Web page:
(Wis. 18:15).
38Christology,

8
some of them and Johannine material.45 The most striking parallel is
between The Community Rule 11:11 and John 1:3:

All things come to pass by His knowledge;


He establishes all things by His design
and without Him nothing is done.46
The parallel is interesting, though hardly enough to demonstrate
Johannine dependence. Even if familiarity could be demonstrated, Johns
logos Christology goes far beyond the Qumran knowledge (gnwvsi) idea
in this passage.
It is difficult to deny that Johns logos doctrine was influenced by
his cultural context. However, the point to which he developed itoJ
lo/go sa\rx ejge/netowas unprecedented. The extent of Johns
understanding of Greek philosophical thought cannot be known.
Likewise, it is pure guesswork (although sometimes reasonable) to
determine Johns familiarity with contemporary literature (e.g., Philo or
Odes Of Solomon). Beyond this, it strains the credulity of the average
observer to imagine a first century Jewish fisherman (or his audience)
thinking in categories of hypostatization of debhar or sophia. Yet, why
would John choose such a loaded term (lo/go) to express such an
astounding doctrine, and then use the same term in a relatively
pedestrian way throughout the remainder of his book?47 The meaning of
logos in the Johannine prologue is ultimately a matter of contextual
exegesis.48
THE STRUCTURE OF THE PROLOGUE
To some degree, ones view of the prologues structure depends
upon his or her view of the source(s) behind it. If earlier hymnic material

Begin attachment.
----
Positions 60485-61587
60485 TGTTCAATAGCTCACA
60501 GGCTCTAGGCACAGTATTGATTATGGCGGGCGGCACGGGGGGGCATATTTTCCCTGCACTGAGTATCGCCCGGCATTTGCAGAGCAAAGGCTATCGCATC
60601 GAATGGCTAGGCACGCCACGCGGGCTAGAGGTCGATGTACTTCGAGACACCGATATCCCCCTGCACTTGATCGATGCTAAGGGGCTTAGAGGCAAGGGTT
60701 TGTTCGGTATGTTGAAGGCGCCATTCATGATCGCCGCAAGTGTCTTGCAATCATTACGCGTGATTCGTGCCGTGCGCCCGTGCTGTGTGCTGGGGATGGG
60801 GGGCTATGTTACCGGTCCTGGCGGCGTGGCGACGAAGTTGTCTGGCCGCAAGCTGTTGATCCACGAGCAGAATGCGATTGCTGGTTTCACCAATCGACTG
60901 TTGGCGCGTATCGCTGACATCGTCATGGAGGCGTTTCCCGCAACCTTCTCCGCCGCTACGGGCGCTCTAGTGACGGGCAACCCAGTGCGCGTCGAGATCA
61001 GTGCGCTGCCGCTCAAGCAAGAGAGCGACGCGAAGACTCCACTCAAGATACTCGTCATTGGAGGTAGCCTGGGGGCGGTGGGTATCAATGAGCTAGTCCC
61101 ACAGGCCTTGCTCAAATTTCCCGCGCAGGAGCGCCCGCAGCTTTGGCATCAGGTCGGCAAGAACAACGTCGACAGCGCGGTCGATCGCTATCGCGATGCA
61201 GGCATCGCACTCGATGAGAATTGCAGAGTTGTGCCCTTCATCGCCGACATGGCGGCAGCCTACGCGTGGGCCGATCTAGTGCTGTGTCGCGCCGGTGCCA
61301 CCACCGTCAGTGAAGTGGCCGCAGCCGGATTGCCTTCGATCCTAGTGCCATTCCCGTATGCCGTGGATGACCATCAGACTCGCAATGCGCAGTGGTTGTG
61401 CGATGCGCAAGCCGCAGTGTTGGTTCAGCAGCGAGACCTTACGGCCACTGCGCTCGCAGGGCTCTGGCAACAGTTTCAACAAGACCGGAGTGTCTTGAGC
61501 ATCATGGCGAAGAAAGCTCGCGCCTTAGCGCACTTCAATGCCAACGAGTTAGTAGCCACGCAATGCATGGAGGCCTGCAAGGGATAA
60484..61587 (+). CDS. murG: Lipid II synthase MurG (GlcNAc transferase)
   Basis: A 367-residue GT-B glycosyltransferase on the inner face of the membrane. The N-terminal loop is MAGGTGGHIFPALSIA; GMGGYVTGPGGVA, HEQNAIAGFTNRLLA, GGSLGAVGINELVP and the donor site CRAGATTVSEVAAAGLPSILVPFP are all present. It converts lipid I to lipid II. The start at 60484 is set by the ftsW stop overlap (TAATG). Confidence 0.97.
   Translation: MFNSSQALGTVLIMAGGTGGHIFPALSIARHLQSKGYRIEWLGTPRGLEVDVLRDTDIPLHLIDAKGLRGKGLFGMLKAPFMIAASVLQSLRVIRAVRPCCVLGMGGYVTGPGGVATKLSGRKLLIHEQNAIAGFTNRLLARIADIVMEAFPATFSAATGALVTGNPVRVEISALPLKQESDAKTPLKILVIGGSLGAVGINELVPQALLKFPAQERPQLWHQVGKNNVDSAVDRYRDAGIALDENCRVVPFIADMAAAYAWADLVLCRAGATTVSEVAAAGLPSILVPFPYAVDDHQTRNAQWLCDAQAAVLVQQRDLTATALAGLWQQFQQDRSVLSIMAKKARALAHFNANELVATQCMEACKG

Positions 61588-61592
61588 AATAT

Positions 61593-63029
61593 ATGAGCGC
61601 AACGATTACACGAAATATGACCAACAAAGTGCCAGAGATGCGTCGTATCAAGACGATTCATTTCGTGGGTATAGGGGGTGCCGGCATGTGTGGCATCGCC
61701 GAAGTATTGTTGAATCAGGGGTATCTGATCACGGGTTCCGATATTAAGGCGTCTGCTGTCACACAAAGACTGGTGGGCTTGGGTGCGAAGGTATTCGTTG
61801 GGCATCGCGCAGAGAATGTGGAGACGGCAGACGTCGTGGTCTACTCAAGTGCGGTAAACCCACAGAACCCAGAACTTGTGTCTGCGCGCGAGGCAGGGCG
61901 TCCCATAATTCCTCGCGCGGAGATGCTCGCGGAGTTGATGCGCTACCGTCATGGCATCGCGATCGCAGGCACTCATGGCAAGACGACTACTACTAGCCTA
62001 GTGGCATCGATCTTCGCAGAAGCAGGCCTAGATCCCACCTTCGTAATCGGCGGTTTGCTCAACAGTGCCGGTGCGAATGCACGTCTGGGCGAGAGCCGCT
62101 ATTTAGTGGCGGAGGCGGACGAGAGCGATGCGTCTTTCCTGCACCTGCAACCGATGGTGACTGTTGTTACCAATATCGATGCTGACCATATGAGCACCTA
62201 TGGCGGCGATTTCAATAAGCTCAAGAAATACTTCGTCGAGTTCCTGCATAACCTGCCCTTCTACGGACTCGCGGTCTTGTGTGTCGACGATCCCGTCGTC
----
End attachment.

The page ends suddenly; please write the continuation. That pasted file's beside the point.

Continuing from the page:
is supplemented by the so-called Baptist tradition, the structure depends
upon the extent of the hymnic material. However, as mentioned above,

45Pollard,

Cosmology And The Prologue, 151 - 152, and Johannine Christology, 10.
Vermes, The Dead Sea Scrolls In English, 3rd ed. (New York: Penguin Books USA
Inc., 1987), 79.
47I do not suggest the term is used equally throughout the remainder of the book (i.e.,
1:19ff). It is used of the word of a Samaritan woman (4:39), the word of Jesus accusers
(19:7 - 8, 12 - 13), a general saying (21:23), the apostles preaching (17:20), quotes
from scripture (4:37; 12:38; 15:25), and most significantly, the word of God (5:38; 8:55;
10:35; 14:24; 17:6, 14, 17) and the words of Jesus (2:22; 4:41, 50; 5:24; 7:40; 8:31, 37,
43, 51 - 52; 12:48; 14:23 - 24; 15:3, 20; 18:9, 32). Only in 1 John 1:1 and Rev. 19:13
does lo/go approach the significance it has in John 1:1, 14.
48My own view is that the debhar Yahwehparticularly from the Hebrew canonwas a
primary influence on John, and the wisdom (sophia) tradition, as it derived from debhar